It is one of those things that if you try it, you better be successful. Obi is 2-for-2.

Of course, it is easier in the NBA. Obi could pick up his dribble at half-court and take five running steps and not be called for traveling. But he didn’t travel on either one of those Globetrotter-like dunks.

—QUOTE: From Emma Burton, a singer with Spice Girls: “I’m not a big sports fan, but I love it when they ‘slam dunk.’ That’s sexy.” (She would fall in love with Obi Toppin.)

—Somewhere just beyond St. Peter at the pearly gates, on a perfectly manicured football field, Woody Hayes is smiling broadly.

It had to make the ol’ coach’s day when he heard that the New England Patriots ran 46 plays against the Buffalo Bills and only three were passes. And the Pats won by executing 43 running plays.

Woody’s offense at Ohio State was known as three yards and a cloud of dust as he ran nearly every play between tackles. His theory on the forward pass was, “Three things can happen and two are bad (incompletion, interception).”

Hayes also would love New England coach Bill Belichick because both were/are disdainful of the media.

—QUOTE: From former Ohio State football legend Woody Hayes: “I will pound you and pound you and pound you until you quit.” (And Woody’s sledgehammer was his fullback.)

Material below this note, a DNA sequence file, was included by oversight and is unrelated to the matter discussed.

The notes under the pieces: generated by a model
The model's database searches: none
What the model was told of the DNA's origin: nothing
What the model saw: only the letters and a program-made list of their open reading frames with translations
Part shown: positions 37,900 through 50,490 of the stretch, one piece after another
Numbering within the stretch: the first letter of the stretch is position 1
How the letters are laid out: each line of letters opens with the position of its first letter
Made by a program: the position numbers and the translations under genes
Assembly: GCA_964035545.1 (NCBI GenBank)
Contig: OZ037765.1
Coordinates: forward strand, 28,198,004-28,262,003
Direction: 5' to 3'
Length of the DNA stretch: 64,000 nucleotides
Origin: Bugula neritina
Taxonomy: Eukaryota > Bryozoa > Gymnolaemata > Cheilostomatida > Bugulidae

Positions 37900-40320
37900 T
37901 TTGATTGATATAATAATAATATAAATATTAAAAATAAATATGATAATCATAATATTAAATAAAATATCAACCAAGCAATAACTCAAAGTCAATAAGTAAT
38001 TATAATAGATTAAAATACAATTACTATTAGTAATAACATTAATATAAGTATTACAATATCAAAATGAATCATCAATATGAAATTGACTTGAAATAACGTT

—It was a Like Father, Like Son moment. Ron Harper Jr. buried a half-court shot at the buzzer to lift Rutgers over No. 1 and unbeaten Purdue, 70-68.

His father, Ron Harper, played at now defunct Dayton Kiser High School and at Miami of Ohio. I had the pleasure of watching him dominate at both domains.

Harper is a feel-good story. He and his twin brother were part of a six-children family raised by his mother, who worked as a teacher and on the assembly line at General Motors.

Harper was cut from the Dayton Belmont team as a freshman and transferred to Kiser, but didn’t play as a sophomore. As a senior at Kiser he averaged 20.5 points and 13.4 rebounds.

(I can relate, sort of. As a sophomore at Akron East, I was 5-foot-6 and cut from the team. I grew six inches the next summer and was a 6-foot-2 starting guard as a junior. At the awards assembly, our coach, Russ Estey, said: “Last year, McCoy was so short he could walk under the sinks in the boys bathroom.” That’s all he said and fortunately never mentioned my basketball shortcomings, even though I grew tall.)

—What were they thinking when they named this thoroughbred race horses?

*Ordor in the Court (Not Order in the Court, it’s Odor in the Court, which means the owner must have gotten a rotten judicial decision).

*Whykickamoocow (Indeed, wouldn’t you rather kick the nag that you bet on and finished last?)

*Ha Ha Ha (That’s the jockey laughing when told he was expected to win).

*Arrrrrr (And that is pronunced how?).

*Potoooooooo (They stopped when they ran out of o’s).

*Doremifasolatido (On a scale of one to ten, that name is a one. Scale. Get it?).

*Maythehorsebewith you (Now that’s a clever name, but no horse has ever been with me, unless you count horsing around).

One thought on “OBSERVATIONS: Jack Armstrong, the All-American tuna boat captain

  • December 11, 2021 at 7:10 pm
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    Seems like Jack might have run into Motorboat Jones along the way…

    Reply